Foraging for Food in Nature

Yoga Highlands Therapeutic Studio recently held a retreat on July 15 that combined two activities that attendees said go hand in hand, foraging for food in the wild followed by a yoga practice. The group went to Many Hands Peace Farm located on The Mountain Retreat and Learning Center. Owner of Yoga Highlands Ashby Underwood said that nature and yoga are both sources of replenishment.

“Eating wild foods and doing yoga lets you connect with your environment as a source of healing and sustenance,” said Underwood. “We as a society spend too much time in front of screens or in cars and we become disconnected from all the opportunity and diversity around us.”


People foraged for wild edibles and carried their bounty in baskets.

The group took a tour of the farm and ate wild plants including leaves, mushrooms, flowers and stems. Specifically attendees were shown edible plants throughout the farm such as sassafras (good for salad and as a thickening agent), white clover (flowers are edible raw or cooked, the leaves can be chopped or sautéed), and plantains (leaves can be eaten raw or cooked, contains vitamin A and has medicinal benefits).

“Yoga and farming are so connected,” said Rachel Kinback, instructor at Yoga Highlands. “Both practices are about looking for beauty and utility.”


Many Hands Peace Farm Co-manager Joey Kyle explains how to identify certain edible plants.

Guides throughout the tour were farm Co-managers Joey Kyle and Ben Galindo. The two lead the group through the fields while everyone snacked on wild lettuce, which is used for pain relief and known as “opium lettuce,” mugwort, which is used in tea and is said to give a person vivid dreams after consumption, and dandelions that can be eaten raw or partially boiled.

Underwood said that wild plants can also have medicinal benefits.

“Our common imbalances and sicknesses (flu, cold, etc.,) that we tend to think of as normal, the remedy can be right in your backyard,” she said.

Farm Apprentice Anna Beaver said learning about foraging practices is beneficial to everyone.

“We introduce people to the wild edibles and medicinals that grow all around them,” she said. “We’re teaching sustainable and ethical practices in agriculture and wild crafting.”

Jean Tuft is a baker at The Mountain and wants to incorporate what she learned on the farm into her cooking.

“I think it’s exciting, particularly being a baker,” said Tuft. “I like to take inspiration in what is available and foraging is the ultimate in doing that.”

Highlands resident Donna Woods lives near The Mountain and was always curious about what goes on there.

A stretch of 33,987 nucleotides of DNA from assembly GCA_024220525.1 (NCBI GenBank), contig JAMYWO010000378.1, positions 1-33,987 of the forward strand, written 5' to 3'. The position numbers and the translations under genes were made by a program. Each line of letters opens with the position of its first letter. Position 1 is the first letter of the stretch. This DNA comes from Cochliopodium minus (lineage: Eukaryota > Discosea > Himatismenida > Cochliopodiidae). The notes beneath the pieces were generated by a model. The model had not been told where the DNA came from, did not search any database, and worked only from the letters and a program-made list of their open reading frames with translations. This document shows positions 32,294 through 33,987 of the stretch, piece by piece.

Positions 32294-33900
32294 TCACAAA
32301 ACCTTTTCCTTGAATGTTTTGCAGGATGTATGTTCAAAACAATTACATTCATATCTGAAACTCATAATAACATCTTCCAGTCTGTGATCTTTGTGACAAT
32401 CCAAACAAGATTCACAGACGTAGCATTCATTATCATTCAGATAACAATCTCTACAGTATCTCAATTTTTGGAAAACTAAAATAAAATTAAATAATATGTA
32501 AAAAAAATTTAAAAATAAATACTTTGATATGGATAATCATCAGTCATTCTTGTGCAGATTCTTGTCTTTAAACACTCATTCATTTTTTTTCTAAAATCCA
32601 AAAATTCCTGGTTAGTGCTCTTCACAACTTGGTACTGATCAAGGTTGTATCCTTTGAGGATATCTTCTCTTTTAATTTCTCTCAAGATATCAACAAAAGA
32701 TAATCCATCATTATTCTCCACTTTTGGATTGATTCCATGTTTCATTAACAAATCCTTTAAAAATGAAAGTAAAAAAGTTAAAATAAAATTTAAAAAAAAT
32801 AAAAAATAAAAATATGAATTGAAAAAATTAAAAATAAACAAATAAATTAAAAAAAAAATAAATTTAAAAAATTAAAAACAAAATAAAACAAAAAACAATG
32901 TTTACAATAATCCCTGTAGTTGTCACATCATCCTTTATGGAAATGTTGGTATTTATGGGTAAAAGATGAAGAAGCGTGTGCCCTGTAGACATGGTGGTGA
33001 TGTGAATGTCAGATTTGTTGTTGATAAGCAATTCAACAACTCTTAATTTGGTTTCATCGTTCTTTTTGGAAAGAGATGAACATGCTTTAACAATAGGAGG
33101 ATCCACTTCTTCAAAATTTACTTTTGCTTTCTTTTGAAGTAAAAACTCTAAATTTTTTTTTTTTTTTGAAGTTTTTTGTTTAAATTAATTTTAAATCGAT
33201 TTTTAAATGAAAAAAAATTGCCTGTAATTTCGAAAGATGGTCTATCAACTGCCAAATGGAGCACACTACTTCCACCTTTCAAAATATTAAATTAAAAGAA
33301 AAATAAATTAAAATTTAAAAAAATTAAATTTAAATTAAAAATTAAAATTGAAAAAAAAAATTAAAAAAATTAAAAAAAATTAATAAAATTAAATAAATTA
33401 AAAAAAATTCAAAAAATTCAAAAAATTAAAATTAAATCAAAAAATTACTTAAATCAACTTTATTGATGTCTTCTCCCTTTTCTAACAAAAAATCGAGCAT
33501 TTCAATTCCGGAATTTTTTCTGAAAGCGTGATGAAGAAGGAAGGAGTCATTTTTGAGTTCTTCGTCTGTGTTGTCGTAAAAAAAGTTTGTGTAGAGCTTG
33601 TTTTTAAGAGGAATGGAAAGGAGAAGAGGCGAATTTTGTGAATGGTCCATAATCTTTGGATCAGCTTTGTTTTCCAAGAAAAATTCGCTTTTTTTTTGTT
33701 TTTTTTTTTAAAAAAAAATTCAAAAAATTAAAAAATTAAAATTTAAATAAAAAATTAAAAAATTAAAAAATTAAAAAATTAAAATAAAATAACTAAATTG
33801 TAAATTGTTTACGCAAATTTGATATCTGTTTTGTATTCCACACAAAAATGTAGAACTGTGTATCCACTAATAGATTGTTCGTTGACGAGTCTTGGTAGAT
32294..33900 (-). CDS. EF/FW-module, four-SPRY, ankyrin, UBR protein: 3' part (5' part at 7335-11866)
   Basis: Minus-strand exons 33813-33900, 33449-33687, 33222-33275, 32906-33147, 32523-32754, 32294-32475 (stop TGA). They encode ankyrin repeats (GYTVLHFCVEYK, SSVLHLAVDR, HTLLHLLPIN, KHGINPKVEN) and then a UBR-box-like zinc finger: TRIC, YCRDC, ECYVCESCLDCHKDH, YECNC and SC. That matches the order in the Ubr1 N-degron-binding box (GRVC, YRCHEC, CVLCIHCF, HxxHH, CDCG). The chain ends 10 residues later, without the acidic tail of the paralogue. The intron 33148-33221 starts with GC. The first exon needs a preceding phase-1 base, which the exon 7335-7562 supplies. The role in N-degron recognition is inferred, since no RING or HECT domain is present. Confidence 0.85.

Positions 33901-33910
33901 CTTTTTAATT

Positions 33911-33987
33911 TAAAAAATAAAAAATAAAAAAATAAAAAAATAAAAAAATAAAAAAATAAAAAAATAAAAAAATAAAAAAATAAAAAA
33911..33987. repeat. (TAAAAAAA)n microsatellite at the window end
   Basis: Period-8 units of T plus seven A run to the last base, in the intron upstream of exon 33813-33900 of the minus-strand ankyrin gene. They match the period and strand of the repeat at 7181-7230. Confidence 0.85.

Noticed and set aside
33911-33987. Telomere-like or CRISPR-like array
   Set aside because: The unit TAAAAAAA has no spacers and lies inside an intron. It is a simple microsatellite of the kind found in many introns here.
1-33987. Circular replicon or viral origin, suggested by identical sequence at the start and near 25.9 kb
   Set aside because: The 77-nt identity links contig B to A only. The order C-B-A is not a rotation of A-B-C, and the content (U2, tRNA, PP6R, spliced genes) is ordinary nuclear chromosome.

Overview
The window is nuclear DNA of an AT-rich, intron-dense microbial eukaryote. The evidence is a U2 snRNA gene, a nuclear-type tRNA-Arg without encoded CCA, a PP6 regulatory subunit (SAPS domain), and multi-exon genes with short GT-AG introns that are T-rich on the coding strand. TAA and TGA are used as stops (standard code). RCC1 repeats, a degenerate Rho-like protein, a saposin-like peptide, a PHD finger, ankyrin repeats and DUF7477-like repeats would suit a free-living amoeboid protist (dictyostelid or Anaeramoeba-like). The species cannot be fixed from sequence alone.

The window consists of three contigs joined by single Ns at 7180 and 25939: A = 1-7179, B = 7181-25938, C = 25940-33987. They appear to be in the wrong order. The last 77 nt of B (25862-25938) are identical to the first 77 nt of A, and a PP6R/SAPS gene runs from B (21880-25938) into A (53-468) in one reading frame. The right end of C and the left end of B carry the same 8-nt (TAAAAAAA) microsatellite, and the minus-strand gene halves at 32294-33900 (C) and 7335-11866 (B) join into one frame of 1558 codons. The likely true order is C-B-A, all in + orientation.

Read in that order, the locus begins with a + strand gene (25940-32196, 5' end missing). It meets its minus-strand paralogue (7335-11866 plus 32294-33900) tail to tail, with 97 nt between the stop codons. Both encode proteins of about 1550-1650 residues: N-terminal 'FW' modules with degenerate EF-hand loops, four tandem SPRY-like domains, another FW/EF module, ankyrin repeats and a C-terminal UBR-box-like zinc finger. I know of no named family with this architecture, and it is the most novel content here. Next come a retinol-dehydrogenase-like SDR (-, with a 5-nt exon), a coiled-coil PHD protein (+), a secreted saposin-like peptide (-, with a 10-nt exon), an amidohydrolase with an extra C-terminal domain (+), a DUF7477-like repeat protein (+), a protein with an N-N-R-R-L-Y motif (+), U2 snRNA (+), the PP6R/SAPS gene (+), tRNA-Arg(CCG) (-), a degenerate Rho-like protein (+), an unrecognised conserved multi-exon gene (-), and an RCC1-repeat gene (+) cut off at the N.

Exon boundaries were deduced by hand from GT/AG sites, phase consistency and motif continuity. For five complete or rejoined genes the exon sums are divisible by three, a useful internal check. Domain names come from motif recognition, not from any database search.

“I’ve always been interested in The Mountain and have always followed Yoga Highlands,” said Woods. “It’s nice to support the yoga and farming communities. And today was great. The farmers did an amazing job and so did Rachel (Kinback).”


Attendees sampled white clover on their journey.

Part-time resident Cynthia Trescott said she hoped to pick up some tips for managing avariety of plants in her yard.


“I have a lot of mushrooms and plants at home and want to learn more about how to manage my property,” she said. “It piques my curiosity every day I go out. Today was great. I really love seeing people who are gentle with the Earth.”

Zoe Perkins from Sugarland, Texas, wasn’t sure what to expect from the day’s excursion.

“I thought it was fun, very different from anything I’ve ever done,” said Perkins. “It was cool to get involved in all that natural stuff and it was very surprising. I didn’t think any of the flowers or leaves would be edible, but they were.”

Highlands resident Robert E. Smith said the farm managers were a “fountain of knowledge,” and wanted to experience foraging first hand.

“You’re always surrounded by these plants but it’s different when you’re up close and tasting it,” said Smith.

After touring the farm and sampling several kinds of wild edibles the group capped the day off with a relaxing yoga session lead by Kinback.


Rachel Kinback leads the group in yoga session in The Mountain’s Great Hall.


“We wanted to expand peoples’ horizons and immerse them in nourishment for an afternoon,” said Underwood. “To me, a retreat is defined as taking a break from your known environment to spend time learning something new about the world around you and/or something new about yourself.”

The Mountain Retreat is located at 3872 Dillard Road, Highlands, N.C. To learn more about the Mountain visit their website.

Yoga Highlands is located at 464 Carolina Way, Highlands, N.C. To see class and event information from Yoga Highlands click here.

Article and photos by Brian O’Shea
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